I don't really love New Year's. Involuntarily, I correlate it with the end of the Christmas season and it leaves me melancholy. While I understand it's a time to reflect on beginnings along with the potential of another year, it's also slightly sad. Likely not for everyone; maybe I'm just a little odd. Oh well, it takes all kinds of kinds.
The few days before January 1, I start to contemplate all the things I will need to change. The resolutions start materializing in excess. Eat better, exercise more, worry less, save more. Be more comfortable in my skin, learn something new, abandon bad habits. The list goes on and on. Then I get a whiff of realism and acknowledge that while I can improve in many ways, the Francesca of 2013 wasn't so bad either. I learned quite a bit too, as I hope to do every year, as long as I live.
I learned that circumstances are never static, but rather always evolving. When too many decisions are lumped together, it can become overwhelming, even anxiety provoking. Tackle one issue at a time, when you come to it.
Second guessing makes us human. Vulnerability too. According to researcher Brene Brown, vulnerability makes us more worthy of receiving love.
On the topic of love. Cherish it. But also realize it is not always easy. It takes patience and compromise. 59 years of compromise looks something like this.
If an environment isn't bringing out the best in you, and you have the opportunity to change your circumstances, leave. I'd rather be a happy wanderer, than left stagnant and withering in a toxic place.
I cannot always be certain where I will be, with whom, and doing what... but the winding road makes for a more eventful journey. And at the very least I can imagine how I'd like to live, who I'd like to be, and go in that direction.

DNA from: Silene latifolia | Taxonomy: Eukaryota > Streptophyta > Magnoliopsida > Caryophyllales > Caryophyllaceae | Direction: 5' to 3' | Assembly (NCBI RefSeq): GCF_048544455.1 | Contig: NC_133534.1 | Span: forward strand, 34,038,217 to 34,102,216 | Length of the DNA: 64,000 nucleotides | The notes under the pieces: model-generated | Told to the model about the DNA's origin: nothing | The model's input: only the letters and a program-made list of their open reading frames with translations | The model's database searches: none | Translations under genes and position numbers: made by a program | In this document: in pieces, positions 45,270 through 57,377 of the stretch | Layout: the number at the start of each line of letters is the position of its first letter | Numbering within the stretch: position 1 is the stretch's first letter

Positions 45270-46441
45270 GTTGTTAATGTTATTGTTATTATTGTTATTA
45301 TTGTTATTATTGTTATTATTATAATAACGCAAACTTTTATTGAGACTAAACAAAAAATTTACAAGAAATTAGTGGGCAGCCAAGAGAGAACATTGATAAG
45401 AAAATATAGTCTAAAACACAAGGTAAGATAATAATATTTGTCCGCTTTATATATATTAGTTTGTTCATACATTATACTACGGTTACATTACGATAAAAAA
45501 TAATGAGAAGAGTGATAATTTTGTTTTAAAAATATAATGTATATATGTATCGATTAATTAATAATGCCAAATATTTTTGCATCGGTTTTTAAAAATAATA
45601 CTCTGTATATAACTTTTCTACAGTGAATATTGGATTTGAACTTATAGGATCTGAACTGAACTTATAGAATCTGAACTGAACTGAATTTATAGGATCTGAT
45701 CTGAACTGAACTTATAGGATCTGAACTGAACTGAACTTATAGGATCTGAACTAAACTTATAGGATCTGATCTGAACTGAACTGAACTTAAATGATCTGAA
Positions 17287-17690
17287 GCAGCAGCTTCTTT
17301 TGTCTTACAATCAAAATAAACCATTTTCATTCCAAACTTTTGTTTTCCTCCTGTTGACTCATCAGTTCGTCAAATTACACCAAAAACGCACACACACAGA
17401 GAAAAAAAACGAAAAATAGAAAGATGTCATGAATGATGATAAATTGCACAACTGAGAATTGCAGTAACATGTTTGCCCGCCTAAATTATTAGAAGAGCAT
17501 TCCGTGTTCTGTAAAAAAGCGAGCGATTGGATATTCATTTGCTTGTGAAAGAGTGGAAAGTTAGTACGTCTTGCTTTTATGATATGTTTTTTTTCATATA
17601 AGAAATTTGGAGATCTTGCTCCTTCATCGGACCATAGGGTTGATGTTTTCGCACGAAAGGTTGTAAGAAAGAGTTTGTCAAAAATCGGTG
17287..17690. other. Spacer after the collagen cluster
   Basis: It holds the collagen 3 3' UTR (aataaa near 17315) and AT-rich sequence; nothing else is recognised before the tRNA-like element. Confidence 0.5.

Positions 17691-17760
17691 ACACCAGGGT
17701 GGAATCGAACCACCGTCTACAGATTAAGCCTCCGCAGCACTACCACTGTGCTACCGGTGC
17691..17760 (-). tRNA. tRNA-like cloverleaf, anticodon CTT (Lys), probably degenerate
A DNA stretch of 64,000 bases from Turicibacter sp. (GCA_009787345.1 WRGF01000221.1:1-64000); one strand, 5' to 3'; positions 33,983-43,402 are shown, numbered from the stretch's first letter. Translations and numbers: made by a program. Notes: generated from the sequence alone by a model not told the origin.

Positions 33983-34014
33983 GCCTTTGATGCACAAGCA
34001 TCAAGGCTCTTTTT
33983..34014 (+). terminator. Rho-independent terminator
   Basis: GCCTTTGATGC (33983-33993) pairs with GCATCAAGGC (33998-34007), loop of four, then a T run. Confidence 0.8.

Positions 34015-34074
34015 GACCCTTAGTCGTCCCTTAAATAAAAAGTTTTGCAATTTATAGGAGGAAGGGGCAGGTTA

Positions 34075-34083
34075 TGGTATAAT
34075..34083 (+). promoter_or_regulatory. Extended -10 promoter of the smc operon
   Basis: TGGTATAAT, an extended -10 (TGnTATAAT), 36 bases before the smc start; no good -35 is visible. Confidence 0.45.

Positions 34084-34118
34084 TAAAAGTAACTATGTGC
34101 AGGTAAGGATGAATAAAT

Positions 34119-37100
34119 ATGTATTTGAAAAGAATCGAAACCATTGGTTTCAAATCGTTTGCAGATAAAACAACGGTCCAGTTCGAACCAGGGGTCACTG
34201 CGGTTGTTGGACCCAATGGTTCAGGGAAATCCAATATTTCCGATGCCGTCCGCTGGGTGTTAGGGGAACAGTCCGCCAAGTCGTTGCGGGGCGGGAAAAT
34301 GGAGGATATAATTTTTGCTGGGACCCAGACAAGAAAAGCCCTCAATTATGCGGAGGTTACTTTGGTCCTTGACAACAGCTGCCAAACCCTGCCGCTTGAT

Food tastes better when it is shared with good people. Scratch that. Steaks from Keens are phenomenal regardless, but doubly wonderful when eaten alongside good people, after a night of ice skating. And always order the bacon appetizer.
- Don't judge everything from a moral vantage point. I am entitled to feel a certain way or react negatively without myself or my opposition being wrong.
- Fatigue, discontent, impatience, and sadness happen. And then they pass.
- I am not entrusted with ensuring anyone else’s ultimate happiness. I can only control my own.
- We must be content to experience things for ourselves. The world is ours for the living. We are not exactly alike any other human being on this planet. There is no need to feel like you have to completely align with anyone’s sentiments.
- There is almost always a gray area.
- I learned a 35 year old and an 85 year old can be the best of friends. Friendship doesn't conform to parameters or limiting conventions.
- Arguing is necessary and helps to forge stronger relationships; especially with people you care for.
- Sometimes you just have to change your tune, and move on.
- If you have two cats, you can handle a third.
I moved back home to New Jersey and have reconnected with family in a big way. Barbecues were abundant. I learned to play darts. I had a garden, leased a truck, and had my own Christmas tree. I reacquainted myself with slope intercept form as an Algebra tutor. I sang again, learned some HTML, and made ravioli from scratch. I found a new job where I learn daily, like school without the student loans.
I have always known the little things have a way of being the most special, but this has been especially evident of late. I will cling to this notion because I feel very strongly that when we value the smallest of blessings, contentment is truly ours.
Cheers to 2014, and the lessons learned this past year and every year prior.